Camillo Lento, an assistant professor of accounting at Lakehead University, says there's up to $135 billion worth of minerals in the ground in just nine mining projects in Ontario's North.
An independent report on the impact of mining in the province suggests nine projects already underway could result in up to 13,149 jobs in Northwestern Ontario
And that’s just the tip of the iceberg.
With combined mineral assets of $135 billion in the ground, the value to government coffers could be staggering, though they will have to spend money to make it. The study says it will cost about $1.7 billion in transportation, energy and communications infrastructure to score the estimated $16 billion in taxes the mines will generate, say the authors of Mining in Northwestern Ontario: Opportunities and Challenges, commissioned by Ambassadors Northwest.
All told the mines, including a pair in the Ring of Fire, could create up to 23,588 new jobs, 8,107 during construction phases and another 15,481 when mining operations are under way.
City manager Tim Commisso said the key for Thunder Bay to capitalize on the wealth is to start preparing now. Municipalities as a whole can expect to rake in 22 per cent of the taxation pie, with 43 per cent going to Ottawa and the remaining 35 per cent to Queen’s Park.
Commisso admitted the city is not ready at the present time, but with plenty of lead time, he’s convinced it can get there, calling it a baseline study to work outward from.
“This is a good problem to have where you know we’re not ready right now, but here’s what we need to do next,” Commisso said.
“My biggest concern quite frankly is getting the industrial land and the residential land available. The private sector is obviously going to respond, but they can’t do that without having land.”
There is no danger in things happening too fast for city officials to keep up, Commisso added.
“The reality is there’s already a lot of traction. Things are happening. It’s just a question of taking advantage and optimizing the opportunity. The opportunity will happen. To me the key is getting infrastructure in place and getting a really strong framework for working with First Nations,” said Commisso, noting the city will spend the next few months identifying what will be needed through its mining readiness strategy and will then put it in place.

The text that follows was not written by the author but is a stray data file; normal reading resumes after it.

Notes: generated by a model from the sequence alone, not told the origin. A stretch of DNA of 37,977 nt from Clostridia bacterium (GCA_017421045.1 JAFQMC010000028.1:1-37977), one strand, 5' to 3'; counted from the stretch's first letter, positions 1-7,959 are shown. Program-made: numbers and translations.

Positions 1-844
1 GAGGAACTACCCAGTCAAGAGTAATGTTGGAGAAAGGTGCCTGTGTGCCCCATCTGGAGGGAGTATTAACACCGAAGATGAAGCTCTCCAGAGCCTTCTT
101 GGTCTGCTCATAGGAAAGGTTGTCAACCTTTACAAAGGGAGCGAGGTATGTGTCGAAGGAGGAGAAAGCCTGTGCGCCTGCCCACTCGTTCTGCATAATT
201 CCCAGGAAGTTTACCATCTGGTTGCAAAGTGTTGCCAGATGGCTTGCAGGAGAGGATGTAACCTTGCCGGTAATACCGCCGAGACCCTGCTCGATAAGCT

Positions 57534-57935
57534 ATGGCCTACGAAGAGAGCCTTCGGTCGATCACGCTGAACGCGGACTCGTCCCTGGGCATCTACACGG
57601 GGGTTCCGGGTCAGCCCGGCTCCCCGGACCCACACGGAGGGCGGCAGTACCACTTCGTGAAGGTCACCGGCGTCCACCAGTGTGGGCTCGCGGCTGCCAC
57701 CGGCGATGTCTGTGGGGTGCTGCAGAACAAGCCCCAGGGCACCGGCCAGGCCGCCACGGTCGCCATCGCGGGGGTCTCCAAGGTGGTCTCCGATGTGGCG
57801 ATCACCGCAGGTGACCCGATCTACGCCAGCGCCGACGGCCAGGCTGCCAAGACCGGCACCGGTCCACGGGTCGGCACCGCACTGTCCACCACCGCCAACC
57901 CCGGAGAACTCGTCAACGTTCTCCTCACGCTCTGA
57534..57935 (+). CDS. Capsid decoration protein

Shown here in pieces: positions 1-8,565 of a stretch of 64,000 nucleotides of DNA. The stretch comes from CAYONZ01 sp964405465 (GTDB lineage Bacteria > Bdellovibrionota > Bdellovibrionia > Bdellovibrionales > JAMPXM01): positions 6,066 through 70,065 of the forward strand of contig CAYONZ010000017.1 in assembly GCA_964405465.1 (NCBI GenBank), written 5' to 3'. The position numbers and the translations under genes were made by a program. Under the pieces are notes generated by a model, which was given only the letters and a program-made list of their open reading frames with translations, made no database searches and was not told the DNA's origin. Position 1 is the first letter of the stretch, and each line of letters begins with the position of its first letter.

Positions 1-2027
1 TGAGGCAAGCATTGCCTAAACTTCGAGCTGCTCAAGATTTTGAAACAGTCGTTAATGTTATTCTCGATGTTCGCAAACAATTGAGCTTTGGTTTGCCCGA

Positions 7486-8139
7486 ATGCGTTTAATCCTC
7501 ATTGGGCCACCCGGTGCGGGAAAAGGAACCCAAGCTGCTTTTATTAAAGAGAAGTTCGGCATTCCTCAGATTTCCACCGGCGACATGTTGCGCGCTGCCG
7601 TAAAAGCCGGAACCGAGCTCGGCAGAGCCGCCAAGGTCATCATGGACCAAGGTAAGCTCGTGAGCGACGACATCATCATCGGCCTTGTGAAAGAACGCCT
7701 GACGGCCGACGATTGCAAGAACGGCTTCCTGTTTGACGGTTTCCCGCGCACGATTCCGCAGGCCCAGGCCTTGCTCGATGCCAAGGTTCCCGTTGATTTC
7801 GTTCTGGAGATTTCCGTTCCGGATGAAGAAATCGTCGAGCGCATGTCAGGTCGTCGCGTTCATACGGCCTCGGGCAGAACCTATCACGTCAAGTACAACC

“I think we’re ahead of the curve.”
Bahram Dadgostar, the dean of the faculty of business at Lakehead University and lead author of the study, said the numbers they produced were in fact conservative estimates.
The value of the mines and the number of jobs could in fact be much higher. This could lead to another problem.
“If exploration of these nine mines comes to production, we know the number of employment for this region are going to be more than what we estimated. The difficulty and the challenges of what we’re facing is where those laborers and experts are going to come from,” said Dadgostar, who also recommended a change of thinking at the high school level and better marketing of mining as a desirable career.
Confederation College president Jim Madder said the programs are in place, but the school must get the students into the classroom.
“I think we should have people from Northwestern Ontario training for the first opportunity at those jobs,” Madder said. “Even if we do that we’re probably still going to import people.”
The government has to be willing to spend a little money to make a little money to make it work, Dadgostar said, but it’s not the biggest obstacle standing in the way of their study becoming a reality.
“Industries are not these days ready or eager to put money into infrastructure. This is the time the government should step in and say, ‘We’ll get $16 billion,’ and around $1.7 billion is nothing compared to $16 billion.”
Thunder Bay Chamber of Commerce president Harold Wilson said what strikes him about the study is the projects being studied are close to being ready or already under development.
He said the study could be a key tool in convincing all levels of government that this is a great opportunity not only for the North, but the entire province.
“Let’s take a look at what that return on investment is of the infrastructure, but also the regulatory side. Let’s expedite this,” he said.
All agreed First Nations must be at the table throughout the process. In fact, the study listed it as the No. 1 issue facing the developments.
Coun. Iain Angus acknowledged relationships with Aboriginal communities haven’t been the smoothest during the mining boom’s infancy.
Senior levels of government must recognize they have a right to engagement and consultation, and it must come from Ottawa and Toronto.
“Both the Canadian government and Ontario government have to accept their responsibilities and start being proactive in providing the leadership and working with the First Nations and working with the interested companies that want to access traditional lands,” Angus said.
Nishnawbe Aski Nation Grand Chief Harvey Yesno was not immediately available for comment on Thursday.
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